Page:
The automobile takes a lot of criticism, some of it deserved.  Yes, they consume fossil fuels and contribute to air pollution, but engineers are working on that and things have gotten much better.  The worrisome criticism is the number of fatalities, and injuries.  It’s not as safe as airlines, but then Island Air does not come to my door. Not quite as safe as busses that only pass my community 6 times a day (or not) and seldom go where I need to.  What if I need to go to 3 places or 10?  Think of the things you could not do without your car.
Critics forget two important things. The fatality rate is relatively low compared to the alternatives and for the benefits autos confer.  I did lot of research for my accident analysis books.  It’s hard to locate comparable data for injury accidents relative to walking, horses or bicycles but the available data suggests it’s much higher per mile. Horses bite, kick, run wild, pollute and carry disease.  Planners feared in 1890 that New York City would soon be uninhabitable due to horse manure.  The gross accident numbers for non-motorized travel injury appear small because so few miles are traveled.
The automobile is the flying carpet of Arabian Nights. It takes you where you want to go, when you want, quickly in any level of comfort you are willing to pay for and you can take the family.    Henry Ford did more for common people than any statesman.  His inexpensive Model T gave the working man the power to go anywhere to get a better deal: better wages, hours, or working conditions.  Farmers got the ability to take produce where they got the best price and all of us the ability to shop where prices and service are better.  Kekei go to better schools.   It has been a great equalizer, the elderly and disabled can travel as quickly, and almost as comfortably as the privileged.  You can describe middle-class as car owners.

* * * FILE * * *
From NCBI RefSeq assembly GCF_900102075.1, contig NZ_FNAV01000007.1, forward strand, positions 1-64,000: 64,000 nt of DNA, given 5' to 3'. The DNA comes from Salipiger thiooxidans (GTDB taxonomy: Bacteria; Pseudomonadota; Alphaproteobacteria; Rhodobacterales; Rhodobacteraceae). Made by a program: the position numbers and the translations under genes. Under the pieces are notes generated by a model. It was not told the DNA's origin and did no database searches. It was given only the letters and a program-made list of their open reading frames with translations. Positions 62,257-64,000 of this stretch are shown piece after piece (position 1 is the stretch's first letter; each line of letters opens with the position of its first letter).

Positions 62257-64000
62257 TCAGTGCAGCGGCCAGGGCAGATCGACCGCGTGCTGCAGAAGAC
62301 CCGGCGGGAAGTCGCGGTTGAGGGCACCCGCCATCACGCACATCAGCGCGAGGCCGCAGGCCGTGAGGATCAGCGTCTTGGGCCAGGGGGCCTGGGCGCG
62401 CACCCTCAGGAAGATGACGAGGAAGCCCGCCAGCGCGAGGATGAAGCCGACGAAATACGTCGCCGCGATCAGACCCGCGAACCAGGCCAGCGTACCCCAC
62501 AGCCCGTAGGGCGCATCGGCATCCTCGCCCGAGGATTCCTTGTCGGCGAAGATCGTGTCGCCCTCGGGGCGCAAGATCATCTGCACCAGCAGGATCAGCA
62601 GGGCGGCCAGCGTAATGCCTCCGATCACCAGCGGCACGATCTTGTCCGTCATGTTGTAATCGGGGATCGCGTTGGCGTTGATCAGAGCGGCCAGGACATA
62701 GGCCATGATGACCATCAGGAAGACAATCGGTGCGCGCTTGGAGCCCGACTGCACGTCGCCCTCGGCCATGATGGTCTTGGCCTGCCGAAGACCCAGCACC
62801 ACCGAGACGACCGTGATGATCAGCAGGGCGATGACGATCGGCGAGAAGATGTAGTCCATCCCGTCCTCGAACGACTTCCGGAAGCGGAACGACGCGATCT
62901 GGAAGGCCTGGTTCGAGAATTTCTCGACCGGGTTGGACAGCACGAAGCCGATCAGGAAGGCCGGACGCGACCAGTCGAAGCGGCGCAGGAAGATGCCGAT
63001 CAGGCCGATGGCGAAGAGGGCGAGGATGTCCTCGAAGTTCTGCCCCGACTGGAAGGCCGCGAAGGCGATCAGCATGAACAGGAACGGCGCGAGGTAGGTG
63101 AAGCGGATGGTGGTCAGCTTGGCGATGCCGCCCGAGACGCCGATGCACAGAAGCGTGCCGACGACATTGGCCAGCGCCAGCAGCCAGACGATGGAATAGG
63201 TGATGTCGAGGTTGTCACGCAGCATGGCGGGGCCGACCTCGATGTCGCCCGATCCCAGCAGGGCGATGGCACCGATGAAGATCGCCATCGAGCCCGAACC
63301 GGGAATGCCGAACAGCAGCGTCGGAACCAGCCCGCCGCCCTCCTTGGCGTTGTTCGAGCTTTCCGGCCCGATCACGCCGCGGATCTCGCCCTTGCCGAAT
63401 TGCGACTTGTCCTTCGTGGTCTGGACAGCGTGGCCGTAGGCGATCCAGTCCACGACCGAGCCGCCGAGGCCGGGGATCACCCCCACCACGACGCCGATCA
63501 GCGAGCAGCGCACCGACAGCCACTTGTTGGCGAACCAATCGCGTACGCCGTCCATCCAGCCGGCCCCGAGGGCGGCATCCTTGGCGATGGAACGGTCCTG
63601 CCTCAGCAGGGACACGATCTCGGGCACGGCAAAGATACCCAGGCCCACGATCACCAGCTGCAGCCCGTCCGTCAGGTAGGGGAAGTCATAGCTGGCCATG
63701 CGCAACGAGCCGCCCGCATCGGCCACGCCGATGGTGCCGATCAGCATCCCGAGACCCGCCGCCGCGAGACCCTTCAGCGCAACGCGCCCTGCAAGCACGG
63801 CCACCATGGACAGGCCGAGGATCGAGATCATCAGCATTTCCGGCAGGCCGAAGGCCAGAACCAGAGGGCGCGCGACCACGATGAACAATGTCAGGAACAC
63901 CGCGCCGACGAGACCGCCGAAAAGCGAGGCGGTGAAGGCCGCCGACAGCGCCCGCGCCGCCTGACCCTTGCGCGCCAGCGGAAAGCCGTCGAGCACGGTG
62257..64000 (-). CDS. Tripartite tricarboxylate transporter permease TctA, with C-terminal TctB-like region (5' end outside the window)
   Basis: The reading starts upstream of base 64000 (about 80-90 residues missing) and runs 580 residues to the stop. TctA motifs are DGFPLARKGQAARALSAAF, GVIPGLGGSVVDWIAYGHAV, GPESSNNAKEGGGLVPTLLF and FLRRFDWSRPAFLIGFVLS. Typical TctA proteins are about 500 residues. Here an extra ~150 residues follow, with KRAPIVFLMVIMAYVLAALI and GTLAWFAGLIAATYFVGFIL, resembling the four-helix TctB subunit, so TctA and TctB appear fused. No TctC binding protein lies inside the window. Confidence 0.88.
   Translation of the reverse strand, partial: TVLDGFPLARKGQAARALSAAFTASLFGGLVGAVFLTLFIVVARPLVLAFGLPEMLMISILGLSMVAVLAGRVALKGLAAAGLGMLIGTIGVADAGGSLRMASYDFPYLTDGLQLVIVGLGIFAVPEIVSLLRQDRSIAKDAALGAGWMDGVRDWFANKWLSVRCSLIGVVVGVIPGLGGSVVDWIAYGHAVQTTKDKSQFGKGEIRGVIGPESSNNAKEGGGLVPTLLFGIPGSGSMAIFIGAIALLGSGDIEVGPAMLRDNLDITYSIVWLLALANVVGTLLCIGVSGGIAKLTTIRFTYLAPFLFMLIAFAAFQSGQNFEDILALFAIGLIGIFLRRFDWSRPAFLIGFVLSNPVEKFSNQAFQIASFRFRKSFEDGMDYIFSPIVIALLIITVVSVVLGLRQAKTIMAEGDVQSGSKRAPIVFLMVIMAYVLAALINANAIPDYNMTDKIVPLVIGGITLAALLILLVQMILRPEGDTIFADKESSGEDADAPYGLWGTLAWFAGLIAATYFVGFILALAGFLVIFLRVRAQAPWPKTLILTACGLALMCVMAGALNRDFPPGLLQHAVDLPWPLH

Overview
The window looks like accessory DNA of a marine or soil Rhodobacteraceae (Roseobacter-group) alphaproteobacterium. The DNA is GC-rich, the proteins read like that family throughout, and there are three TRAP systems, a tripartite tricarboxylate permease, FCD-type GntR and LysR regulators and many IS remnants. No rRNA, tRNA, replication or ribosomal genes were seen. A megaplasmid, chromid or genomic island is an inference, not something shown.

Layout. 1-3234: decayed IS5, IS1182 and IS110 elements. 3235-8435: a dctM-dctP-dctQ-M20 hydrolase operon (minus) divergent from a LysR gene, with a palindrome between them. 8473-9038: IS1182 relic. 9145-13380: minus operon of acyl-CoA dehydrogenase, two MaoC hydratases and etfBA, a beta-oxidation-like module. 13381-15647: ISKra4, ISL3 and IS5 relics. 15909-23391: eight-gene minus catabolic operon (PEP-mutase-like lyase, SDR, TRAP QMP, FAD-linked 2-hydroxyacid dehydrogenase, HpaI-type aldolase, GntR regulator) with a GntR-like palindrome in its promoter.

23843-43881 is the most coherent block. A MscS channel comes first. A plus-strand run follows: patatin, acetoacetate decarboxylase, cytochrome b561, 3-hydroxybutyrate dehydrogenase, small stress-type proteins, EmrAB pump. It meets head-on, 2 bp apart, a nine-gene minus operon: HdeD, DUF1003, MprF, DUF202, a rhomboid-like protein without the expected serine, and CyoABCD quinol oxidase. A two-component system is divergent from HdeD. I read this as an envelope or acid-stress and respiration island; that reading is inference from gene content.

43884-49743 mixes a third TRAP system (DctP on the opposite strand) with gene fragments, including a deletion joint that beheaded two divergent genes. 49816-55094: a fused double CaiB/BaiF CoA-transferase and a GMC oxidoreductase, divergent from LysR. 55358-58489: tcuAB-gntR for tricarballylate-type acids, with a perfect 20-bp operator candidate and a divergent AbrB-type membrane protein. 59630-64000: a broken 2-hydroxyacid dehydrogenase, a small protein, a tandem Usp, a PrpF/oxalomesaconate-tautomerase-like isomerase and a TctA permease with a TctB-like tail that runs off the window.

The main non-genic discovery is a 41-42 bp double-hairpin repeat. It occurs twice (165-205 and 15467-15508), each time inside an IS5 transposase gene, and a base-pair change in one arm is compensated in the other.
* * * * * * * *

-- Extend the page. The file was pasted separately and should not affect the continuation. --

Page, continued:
How many lives are saved every year by the motor ambulance and fire truck?  How much would fresh groceries cost without refrigerated trucks to distribute them? How would you get fresh food home without your car?  Would it even be available or would you be content with bread and beans?
Cars changed our attitude towards strangers.  Driving or walking we have learned to trust drivers to not put us in danger. Some of us pick up hitchhikers, and sometimes hitch a ride to solve a problem, trusting strangers. To facilitate cars we paved the roads almost everywhere, and they are clean.  Before, paving was only in the wealthy areas and even those roads were mostly rough filthy cobblestone.  Filthy rods make life dirty.  There is the sheer pleasure of driving, being free.  I could go on, but plainly motor vehicles improve our lives immensely.  True there is a cost in injuries, but evidence convinced me that it more than offsets the injuries and deprivation there would be without them.  
Our right to travel freely is under assault.  In the name of Zero Fatalities®, an admirable goal, speed limits are lowered with totalitarian enforcement. This European congested city, pedestrian oriented strategy cannot reduce crashes, because it creates chaos.   Can you imagine cultivated traffic jams, or $3000 speeding tickets? The Department of Transportation proposes such unrealistic measures toward that goal. They claim that no one dies from congestion, but traffic delay wastes thousands of lifetimes, one minute at a time.  Why would you cause it on purpose?  When the National 55 mph speed limit was repealed state speed limits went up and traffic fatalities went down!  A car trapped in gridlock seems safe but that’s not what cars are for.